How does the Dvorak keyboard compare to Qwerty with three hurt fingers?

Tuesday, January 25, 2011

After yesterday's disastrous cat rescue attempt, I went to the hospital again this morning to get the hands looked at and now they look like this:

The bandages are not so much because my fingers have been completely mangled (because they haven't), but rather because I'm not supposed to use them for a few days, which includes typing. That means that I have to type with seven digits for the next few days.

So while we're on the subject, how does the Dvorak keyboard that I use compare in a situation like this? Seven digits is much slower than usual, but is it still relatively faster/more comfortable than Qwerty? This applet will tell us a bit.

Sample text from Wikipedia:

English dictionaries describe finger as meaning either one of the five digits including the thumb, or one of the four excluding the thumb (in which case they are numbered from 1 to 4 starting with the index finger closest to the thumb). Linguistically, it appears that the original sense was to include the thumb as a finger: the word is derived from *‍penkwe-ros (also rendered as *penqrós which was, in the inferred Proto-Indo-European language, a suffixed form of *penkwe (or *penqe), "five", which has given rise to many Indo-European-family words (tens of them defined in English dictionaries) that involve or flow from concepts of fiveness.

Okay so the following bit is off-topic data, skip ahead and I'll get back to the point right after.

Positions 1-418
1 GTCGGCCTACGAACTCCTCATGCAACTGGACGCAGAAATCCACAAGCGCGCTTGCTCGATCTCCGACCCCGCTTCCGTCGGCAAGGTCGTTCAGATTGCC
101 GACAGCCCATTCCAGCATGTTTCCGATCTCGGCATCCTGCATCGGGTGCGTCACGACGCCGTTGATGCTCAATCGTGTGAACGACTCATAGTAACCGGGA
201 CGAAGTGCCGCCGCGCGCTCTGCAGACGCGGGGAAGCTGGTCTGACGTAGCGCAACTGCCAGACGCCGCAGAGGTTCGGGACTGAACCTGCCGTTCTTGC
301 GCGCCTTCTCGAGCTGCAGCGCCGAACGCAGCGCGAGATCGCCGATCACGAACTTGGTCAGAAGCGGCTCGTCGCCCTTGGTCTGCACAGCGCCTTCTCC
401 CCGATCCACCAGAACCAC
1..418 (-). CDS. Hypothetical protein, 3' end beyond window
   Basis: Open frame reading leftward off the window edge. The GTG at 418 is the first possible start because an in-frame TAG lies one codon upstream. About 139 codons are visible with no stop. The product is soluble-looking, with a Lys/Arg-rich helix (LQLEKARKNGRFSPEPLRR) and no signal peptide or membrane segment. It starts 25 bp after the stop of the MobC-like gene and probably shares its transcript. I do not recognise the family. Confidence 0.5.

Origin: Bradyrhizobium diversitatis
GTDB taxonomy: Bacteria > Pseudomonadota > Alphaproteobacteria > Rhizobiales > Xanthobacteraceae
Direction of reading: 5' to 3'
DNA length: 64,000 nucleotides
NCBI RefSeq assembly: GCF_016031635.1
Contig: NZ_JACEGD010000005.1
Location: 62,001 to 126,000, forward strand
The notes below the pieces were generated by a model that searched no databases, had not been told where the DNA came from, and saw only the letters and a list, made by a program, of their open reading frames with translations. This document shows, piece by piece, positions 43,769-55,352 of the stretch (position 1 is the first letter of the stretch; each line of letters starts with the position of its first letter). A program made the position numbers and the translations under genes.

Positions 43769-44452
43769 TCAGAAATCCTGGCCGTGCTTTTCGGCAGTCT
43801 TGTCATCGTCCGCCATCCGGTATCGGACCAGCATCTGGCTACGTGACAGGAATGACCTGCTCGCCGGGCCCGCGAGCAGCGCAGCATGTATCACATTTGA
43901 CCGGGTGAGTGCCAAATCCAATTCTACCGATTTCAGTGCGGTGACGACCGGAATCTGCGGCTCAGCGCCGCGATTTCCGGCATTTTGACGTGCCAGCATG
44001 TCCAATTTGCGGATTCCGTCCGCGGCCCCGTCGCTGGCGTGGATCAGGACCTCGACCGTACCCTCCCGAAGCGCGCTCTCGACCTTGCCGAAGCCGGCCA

That gives us the following:

Unusable fingers right now are fourth from the left, plus fourth from the right. The thumb doesn't really count because the spacebar can be hit with the unhurt left thumb although admittedly I'm not used to using it for that purpose. Now that I think about it my left thumb never really does anything when using the computer.

Left index finger: Dvorak 14%, Qwerty 21%
Right index finger: Dvorak 20%, Qwerty 19%

Looks to be about the same. One interesting thing though is that Qwerty is easier to type with one hand because Dvorak is optimized for two hands, with all the vowels on the left. I don't have any sources to prove that but that seems to be the case. The Korean keyboard is quite similar to this too with a lot of left-right hand alteration that is great for two hands but not so fun when a cat has reserved the use of one of your hands and you only have one to spare.

Anyway, that's probably enough typing for now. Apparently I'm supposed to leave the fingers alone as much as possible today.

  © Blogger templates Newspaper by 2008

Back to TOP